Author SUSAN HENDERSON - A Deep Blue Interview!
SUSAN HENDERSON is a Pushcart nominee, a recipient of an Academy of
American Poets award and a grant from the Ludwig Vogelstein Foundation. She recently helped judge the "20-Minute Stories Contest" at McSweeney's. Her work has appeared in Zoetrope: All-Story Extra, The Pittsburgh Quarterly, North Dakota Quarterly, Bellevue Literary Review, South Dakota Review, The MacGuffin, Arkansas Review: A Journal of Delta Studies, North Atlantic Review, Opium, Other Voices, Amazon Shorts, The World Trade Center Memorial, and The Future Dictionary of America (McSweeney's Books, 2004), edited by Jonathan Safran Foer, Nicole Krauss, and Dave Eggers. Her husband is a costume designer, filmmaker, and professor. They live in NY with their two boys.
DBJ: You have won some prestigious awards and been published in some very high-profile literary markets. Can you describe the process you have employed in your writing career, how you set about getting where you are, and where you see yourself, and your writing, in – say – five years?
SH: It's a funny thing when other people look at your résumé and declare you as being successful. I really have to fight the impression I have of myself as a failure. Every prize I've won and every publication I've had has come either from an editor soliciting a specific story or from someone strong-arming me to submit to a particular contest or magazine. I'm sure a better career move would be to be more aggressive with getting my work out there, but rejection absolutely clobbers me, and there are things I'll avoid at all cost: humiliation, feeling like a tag-along, going where I'm not wanted.
That said, I have pretty lofty goals. I have two books I honestly think can change lives, whether it makes readers more generous of heart, more forgiving, or more willing to be themselves, flaws and all. Within five years, I would like to believe both will be published and successful and I'll be busy finishing up the next one. If I didn't believe my books would get off my hard drive and into someone's hands, I couldn't bear to get out of bed in the morning.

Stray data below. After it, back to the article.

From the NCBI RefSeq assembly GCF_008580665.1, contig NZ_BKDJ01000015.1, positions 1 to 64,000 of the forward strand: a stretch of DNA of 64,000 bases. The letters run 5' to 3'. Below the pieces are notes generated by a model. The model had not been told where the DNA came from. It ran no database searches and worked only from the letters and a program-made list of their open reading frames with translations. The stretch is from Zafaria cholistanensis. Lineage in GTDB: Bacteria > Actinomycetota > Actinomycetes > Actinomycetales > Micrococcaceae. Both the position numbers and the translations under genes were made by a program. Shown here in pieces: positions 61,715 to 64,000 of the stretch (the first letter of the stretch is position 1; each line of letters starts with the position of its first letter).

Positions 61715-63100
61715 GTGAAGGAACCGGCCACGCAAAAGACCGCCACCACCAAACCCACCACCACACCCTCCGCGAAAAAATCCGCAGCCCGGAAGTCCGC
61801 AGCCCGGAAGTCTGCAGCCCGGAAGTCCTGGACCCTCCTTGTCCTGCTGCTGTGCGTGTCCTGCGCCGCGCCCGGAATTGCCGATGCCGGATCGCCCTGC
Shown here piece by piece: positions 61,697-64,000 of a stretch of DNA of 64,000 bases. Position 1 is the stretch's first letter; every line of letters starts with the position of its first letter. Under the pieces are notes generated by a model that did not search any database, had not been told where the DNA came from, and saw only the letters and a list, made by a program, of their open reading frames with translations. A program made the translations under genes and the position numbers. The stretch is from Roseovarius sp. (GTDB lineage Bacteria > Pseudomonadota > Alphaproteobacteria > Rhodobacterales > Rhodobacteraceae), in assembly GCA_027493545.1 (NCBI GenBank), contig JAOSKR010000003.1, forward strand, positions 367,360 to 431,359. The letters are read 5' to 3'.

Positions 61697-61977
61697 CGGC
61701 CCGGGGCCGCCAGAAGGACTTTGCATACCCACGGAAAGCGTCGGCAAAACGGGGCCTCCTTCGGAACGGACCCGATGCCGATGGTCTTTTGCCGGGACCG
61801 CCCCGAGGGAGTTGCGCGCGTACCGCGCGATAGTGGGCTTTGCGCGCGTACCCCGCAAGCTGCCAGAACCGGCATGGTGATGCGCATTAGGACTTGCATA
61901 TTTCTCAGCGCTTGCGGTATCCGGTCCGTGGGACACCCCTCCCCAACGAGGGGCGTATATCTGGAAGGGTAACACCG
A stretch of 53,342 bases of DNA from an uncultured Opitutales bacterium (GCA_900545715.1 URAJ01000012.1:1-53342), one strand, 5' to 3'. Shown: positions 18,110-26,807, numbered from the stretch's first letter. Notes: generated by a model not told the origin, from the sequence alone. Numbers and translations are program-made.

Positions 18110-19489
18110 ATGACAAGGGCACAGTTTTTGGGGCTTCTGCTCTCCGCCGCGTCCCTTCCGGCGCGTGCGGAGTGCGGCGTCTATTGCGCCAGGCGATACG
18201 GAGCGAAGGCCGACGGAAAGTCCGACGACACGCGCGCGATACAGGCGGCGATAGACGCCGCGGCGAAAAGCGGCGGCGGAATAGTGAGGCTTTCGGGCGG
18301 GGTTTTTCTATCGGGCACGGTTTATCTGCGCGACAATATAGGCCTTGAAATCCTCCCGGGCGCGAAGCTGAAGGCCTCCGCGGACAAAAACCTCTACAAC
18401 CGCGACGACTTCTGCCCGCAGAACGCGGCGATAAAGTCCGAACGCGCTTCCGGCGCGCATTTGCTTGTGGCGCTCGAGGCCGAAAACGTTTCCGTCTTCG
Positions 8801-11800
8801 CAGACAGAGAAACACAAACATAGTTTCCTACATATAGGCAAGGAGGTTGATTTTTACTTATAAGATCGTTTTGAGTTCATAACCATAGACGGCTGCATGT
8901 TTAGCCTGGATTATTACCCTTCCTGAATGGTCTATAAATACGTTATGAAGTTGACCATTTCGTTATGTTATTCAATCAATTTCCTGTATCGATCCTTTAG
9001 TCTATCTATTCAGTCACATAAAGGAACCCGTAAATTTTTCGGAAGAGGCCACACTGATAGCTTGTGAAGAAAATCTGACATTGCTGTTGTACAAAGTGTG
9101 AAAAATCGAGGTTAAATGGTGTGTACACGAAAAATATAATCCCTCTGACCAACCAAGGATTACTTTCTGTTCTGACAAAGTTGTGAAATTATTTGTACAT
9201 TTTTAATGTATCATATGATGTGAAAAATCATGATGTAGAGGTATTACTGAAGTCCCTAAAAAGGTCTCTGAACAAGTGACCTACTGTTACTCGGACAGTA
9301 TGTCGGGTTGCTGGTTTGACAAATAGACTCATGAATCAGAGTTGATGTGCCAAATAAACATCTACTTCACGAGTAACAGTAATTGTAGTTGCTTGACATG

When I was growing up, the people around me were inventors and Nobel Prize winners and world leaders. I got it into my head that that's just what you do—you grow up and do something spectacular that changes the world.
Where my confidence lies is in opening doors for others. I joked with another writer recently that my calling is as a doorman. It gives me great pleasure helping another writer get to the next level via a quicker, gentler path. And I have good instincts for which writers are good fits for which editors and which small operations will become big operations.
I see so much rejection and failure and backbiting in this business, I just want to bring more generosity and fun to it. That's how my blog started. My goal was to build a kind of literary playground where I can show authors in a more playful light and let them mentor and encourage each other. Basically I've taken what I've done privately for years and made it public.
DBJ: Your short stories are often written in a young, very vital and very powerful voice. The emotional depth and sensual tension you create, particularly in young female characters, is believable and genuine and lends a depth to the prose that many authors fail to hit. Is there something about that period of your own development that has forged this link?
SH: I write very easily from a child's perspective—anything from age nine to fourteen. During those years, I was a bratty, overachieving tag-along wanting desperately to be important and included, and I think those are the years that left the biggest emotional imprint on me.